Tuesday, 10 May 2011

Back On Route

We left Belle Isle just after yesterday’s lunch, straight out for the final stretch of the Bay of Biscay and around Ouessant; the most westerly point of France.

It’s a different language on deck and I'm at last beginning to pick up some sailing vocab … boom, thumb, jibe, sheet in, sheet out, pin and jib, and I now know what fenders are! Another term I learnt and certainly won't forget is bow sprit and cargo net. The bow sprit is the large wooden post that points directly out from the bow, beneath which sits the cargo netting that allows access to the very front sails.

Today it was my turn to venture out and pull in the front sails tying them to the bow sprit. I donned my life vest clipped on to the safety wire and precariously headed with a bunch of sail ties draped around my neck. As I edged out carefully, looking towards the farthest sail, I looked down and it was like I was floating over the sea! I managed to do all the sails moving back towards the bow. A quite brilliant experience and I was very pleased with myself until Sacha walked past and said "should of taken 3 minutes per sail, you took nine!"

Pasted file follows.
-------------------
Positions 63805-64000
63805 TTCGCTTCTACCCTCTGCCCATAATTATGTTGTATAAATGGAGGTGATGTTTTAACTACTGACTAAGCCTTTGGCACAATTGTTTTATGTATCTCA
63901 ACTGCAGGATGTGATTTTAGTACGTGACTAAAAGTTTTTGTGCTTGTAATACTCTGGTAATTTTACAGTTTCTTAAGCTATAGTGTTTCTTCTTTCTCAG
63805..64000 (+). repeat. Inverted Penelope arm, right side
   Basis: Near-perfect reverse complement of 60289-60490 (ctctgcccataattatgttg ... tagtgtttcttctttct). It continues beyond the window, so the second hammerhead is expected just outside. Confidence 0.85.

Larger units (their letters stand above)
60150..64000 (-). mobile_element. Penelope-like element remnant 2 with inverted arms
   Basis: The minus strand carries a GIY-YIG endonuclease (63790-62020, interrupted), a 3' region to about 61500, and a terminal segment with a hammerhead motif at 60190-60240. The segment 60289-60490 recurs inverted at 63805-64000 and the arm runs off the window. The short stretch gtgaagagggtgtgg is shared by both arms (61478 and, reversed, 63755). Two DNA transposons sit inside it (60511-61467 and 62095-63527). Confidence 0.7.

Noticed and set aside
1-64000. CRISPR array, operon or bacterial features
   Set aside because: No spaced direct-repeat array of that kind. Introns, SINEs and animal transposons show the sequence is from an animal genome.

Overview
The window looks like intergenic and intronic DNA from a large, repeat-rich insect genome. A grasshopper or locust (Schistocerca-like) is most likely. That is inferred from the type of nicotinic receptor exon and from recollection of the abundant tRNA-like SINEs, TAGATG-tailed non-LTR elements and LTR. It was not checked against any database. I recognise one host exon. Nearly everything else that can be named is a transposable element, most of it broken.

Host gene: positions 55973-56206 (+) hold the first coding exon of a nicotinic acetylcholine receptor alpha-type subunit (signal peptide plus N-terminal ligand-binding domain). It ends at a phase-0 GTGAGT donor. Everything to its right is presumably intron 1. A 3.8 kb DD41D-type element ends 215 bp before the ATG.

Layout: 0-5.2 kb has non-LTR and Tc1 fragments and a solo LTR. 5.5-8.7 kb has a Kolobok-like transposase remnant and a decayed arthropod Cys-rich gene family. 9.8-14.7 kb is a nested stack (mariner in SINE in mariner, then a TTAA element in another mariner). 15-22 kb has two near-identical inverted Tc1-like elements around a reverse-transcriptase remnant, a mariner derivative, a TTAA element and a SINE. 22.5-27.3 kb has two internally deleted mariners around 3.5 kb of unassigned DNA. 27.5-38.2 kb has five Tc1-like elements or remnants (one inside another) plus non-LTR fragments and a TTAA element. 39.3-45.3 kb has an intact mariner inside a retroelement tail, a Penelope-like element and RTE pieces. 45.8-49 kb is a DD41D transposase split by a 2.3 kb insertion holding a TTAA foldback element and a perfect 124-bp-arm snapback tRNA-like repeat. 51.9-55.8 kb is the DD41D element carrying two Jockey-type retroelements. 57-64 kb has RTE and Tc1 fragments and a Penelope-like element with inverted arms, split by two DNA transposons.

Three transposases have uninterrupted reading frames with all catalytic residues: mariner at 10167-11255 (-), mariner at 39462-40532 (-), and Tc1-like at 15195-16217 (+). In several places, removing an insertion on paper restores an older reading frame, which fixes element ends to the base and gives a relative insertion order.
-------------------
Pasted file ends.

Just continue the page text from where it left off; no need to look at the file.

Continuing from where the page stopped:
Around late afternoon Leslie gave us his in-depth weather report which was "it's not good for us but it's not bad for us"?? I decided to hear only the latter!

It was a mighty big swell once out of the protected coastal waters. Suddenly a huge pirate ship appeared on the horizon. By the time it passed us, we could identify the vessel as the famous old Bellem, a French 3 mast ship built 1897. She was named after a Brazilian port and used for transporting cacoa beans from South America, later used for shipping wine.

Jamie made a great pork stew and I provided a 2007 Grand Chai Pomerol. Although the seas were rolling it was a sunny evening and we ate on deck and watched the sunset. Our watch late tonight.

Follow the journey online at

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